It Can be All about a Comma
A few years back I worked with a brand that offered its users a welcome bonus of €3,200. The brand faced several European countries but was managed by mostly British people. The welcome bonus was translated to all languages, including, for example, German. Germany was an important market for this brand, and they did offer a welcome bonus “bis zu €3,200”.
Problem was – a comma is used as a thousands separator in many countries. In USA as well as in the UK. But not in Germany. In Germany they use a period, hence the offer should’ve been stylized as “3.200€”. The Euro sign appears to the right of the number and the comma in Germany separates between the Euros and the Cents… So basically we were offering our German audience 3 Euros and 20 cents of a welcome bonus.
Is It Really That Important?
Yes, yes it is.
Google tried to enter the Japanese market in 2001, but for 8 years failed to overcome Yahoo!Japan is the leading search engine in the market. In 2008-2009 they decided to localize their famous front page. Where everywhere else on the planet, it was a clean design, in Japan the homepage looked like this:
Even the almighty Google understood at the time: if you don’t localize, you don’t win the market. Period. Only by adding more links, more noise and more icons – which is what the Japanese user was expecting to see – were they able to take over the market and become its leader. They were no longer seen as a foreign, American, search engine. They were now localized.
Another example of Google in Japan was with their Apps for Business product. I will let them tell the story (video starting at 17:45)
Nowadays, in 2020, Yahoo!Japan is no longer a search engine, but they use Google’s SERP as their own. Another step for market domination. And if Google did it, so should you.
So what should you do, and how to approach localization?
- Research. We can’t stress this enough. The best way to understand a market is to first thoroughly research it
- Test. Test. And test again
- Talk to locals. Their insights can blow your mind sometimes
- Language is important, and no, we don’t only mean the official country language. Languages has nuances. A British person will search for their favourite game. And American will search for their favorite. A Spanish person who wants to play slots will look for tragaperras, while his Latinoamerican friend will search for tragamonedas. In Nigeria, a bet slip is called copi. These nuances matter
- Learn your audience’s preferences and local games. Don’t just translate what you know and present everybody the same. Indians love live casino games, and specifically their own local games like Andar Bahar. In Finland and Canada the most popular sport is ice hockey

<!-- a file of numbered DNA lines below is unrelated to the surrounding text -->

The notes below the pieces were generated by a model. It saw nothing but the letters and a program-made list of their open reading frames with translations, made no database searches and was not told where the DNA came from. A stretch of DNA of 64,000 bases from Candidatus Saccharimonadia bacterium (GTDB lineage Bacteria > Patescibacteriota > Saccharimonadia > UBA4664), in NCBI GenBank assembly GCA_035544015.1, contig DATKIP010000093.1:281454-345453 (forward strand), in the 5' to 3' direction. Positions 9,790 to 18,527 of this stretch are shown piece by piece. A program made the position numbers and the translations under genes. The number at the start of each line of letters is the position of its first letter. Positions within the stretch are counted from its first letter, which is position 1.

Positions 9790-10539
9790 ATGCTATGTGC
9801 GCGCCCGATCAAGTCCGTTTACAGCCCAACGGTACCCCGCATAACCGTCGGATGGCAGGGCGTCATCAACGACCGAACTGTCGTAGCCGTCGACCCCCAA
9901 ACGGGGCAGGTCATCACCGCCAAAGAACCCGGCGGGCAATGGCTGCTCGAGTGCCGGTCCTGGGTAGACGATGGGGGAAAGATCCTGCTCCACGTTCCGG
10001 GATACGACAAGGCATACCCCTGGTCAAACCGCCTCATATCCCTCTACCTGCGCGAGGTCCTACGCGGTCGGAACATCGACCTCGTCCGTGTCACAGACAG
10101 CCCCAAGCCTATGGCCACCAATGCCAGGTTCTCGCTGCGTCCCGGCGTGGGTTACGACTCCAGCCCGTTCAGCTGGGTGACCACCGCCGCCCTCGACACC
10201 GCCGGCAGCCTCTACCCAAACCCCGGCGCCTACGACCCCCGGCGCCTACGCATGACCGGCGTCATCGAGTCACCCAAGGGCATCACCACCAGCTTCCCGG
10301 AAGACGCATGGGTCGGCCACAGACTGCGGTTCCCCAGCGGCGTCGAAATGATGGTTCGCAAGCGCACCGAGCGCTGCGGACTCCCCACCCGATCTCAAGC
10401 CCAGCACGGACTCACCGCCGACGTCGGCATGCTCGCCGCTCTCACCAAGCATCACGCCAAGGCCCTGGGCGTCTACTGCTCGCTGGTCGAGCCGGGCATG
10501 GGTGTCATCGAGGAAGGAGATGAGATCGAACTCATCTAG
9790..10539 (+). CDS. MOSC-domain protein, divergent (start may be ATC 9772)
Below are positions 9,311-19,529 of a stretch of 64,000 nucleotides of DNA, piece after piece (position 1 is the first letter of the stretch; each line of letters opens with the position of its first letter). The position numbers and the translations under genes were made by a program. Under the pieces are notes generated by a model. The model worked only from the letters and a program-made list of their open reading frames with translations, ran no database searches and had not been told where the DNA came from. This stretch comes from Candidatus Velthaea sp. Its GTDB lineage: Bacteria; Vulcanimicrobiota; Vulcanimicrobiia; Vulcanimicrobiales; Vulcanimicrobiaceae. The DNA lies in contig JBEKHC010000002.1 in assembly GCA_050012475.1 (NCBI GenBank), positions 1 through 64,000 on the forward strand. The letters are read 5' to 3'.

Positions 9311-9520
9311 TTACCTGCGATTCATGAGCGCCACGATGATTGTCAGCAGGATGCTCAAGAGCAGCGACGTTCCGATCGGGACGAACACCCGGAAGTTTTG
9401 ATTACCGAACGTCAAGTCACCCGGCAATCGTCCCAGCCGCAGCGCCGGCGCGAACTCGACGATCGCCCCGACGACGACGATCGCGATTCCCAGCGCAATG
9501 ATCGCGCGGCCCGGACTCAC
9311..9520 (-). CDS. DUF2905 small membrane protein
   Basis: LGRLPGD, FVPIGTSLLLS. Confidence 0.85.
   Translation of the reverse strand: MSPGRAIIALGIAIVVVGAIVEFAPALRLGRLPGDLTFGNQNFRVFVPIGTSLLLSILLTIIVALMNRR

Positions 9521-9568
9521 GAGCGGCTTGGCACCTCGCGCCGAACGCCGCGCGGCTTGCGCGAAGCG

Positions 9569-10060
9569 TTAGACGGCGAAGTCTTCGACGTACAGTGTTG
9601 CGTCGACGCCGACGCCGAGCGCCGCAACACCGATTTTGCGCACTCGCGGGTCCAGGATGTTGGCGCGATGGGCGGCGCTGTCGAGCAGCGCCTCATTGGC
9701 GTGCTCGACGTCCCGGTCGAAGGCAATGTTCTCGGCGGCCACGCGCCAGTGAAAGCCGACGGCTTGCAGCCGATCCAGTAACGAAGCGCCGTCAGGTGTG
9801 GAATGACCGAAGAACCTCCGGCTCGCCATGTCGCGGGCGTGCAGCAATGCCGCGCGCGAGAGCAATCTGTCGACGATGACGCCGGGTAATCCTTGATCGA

- Understand your audience’s technological capabilities. Certain programmers and product managers are used to working with a desktop and a wide screen. Not everyone around the world has that. Some countries are heavily based on mobile internet. Internet speed changes from one place to another. The devices change. Adjust your product to your market
- Learn how they are used to pay. Credit cards and e-wallets seem natural to most of us, but not everywhere. In Indonesia, only 4% of people have credit cards. They are used to a payment method called Cash-on-Delivery. And so do many others
- Adjust your marketing plans. Different countries, different platforms. For example:
– We all know Google SEO is important. But in Russia you have Yandex, China has Baidu and Korea has Naver. Vietnam, Czechia and other countries have their own search engines as well, and you would want to get to know them
– Social media changes as well. Facebook and Twitter? Sure. What about VK (Russia), WeChat and QQ (China), Line (Thailand and Japan), Kakao (Korea)?
Don’t: Turn into a Cliche
- The funniest and most common mistake people do is painting their whole site with the country’s national flag colors and symbols or even name their site in a “national” name. Not many people appreciate that. Just try to imagine your own country’s sites and colors. Are they always in the country’s flag colors?
- Don’t imitate, mimic or mock the way you think people from other countries and markets write or speak. Don’t call every Aussie “mate” and don’t finish every line in your Canadian site with “eh”. In fact, it’s better if you let local writers write for you. They will know better
- Don’t assume what worked in one market will work in another. As we said earlier: Research and test. All the time
- Don’t generalize. LatAm, for example, is not one place
- Don’t patronize. No matter what you think about other markets, you’ll be surprised. Always respect your readers and users. I guess that’s always true
I always believed marketing has to be related to the market. And the market many times is a different country or geographical area. If you want to succeed and market well, you need to research and understand your market, and talk to your audience in language they understand, through a platform they can reach with local products they can use.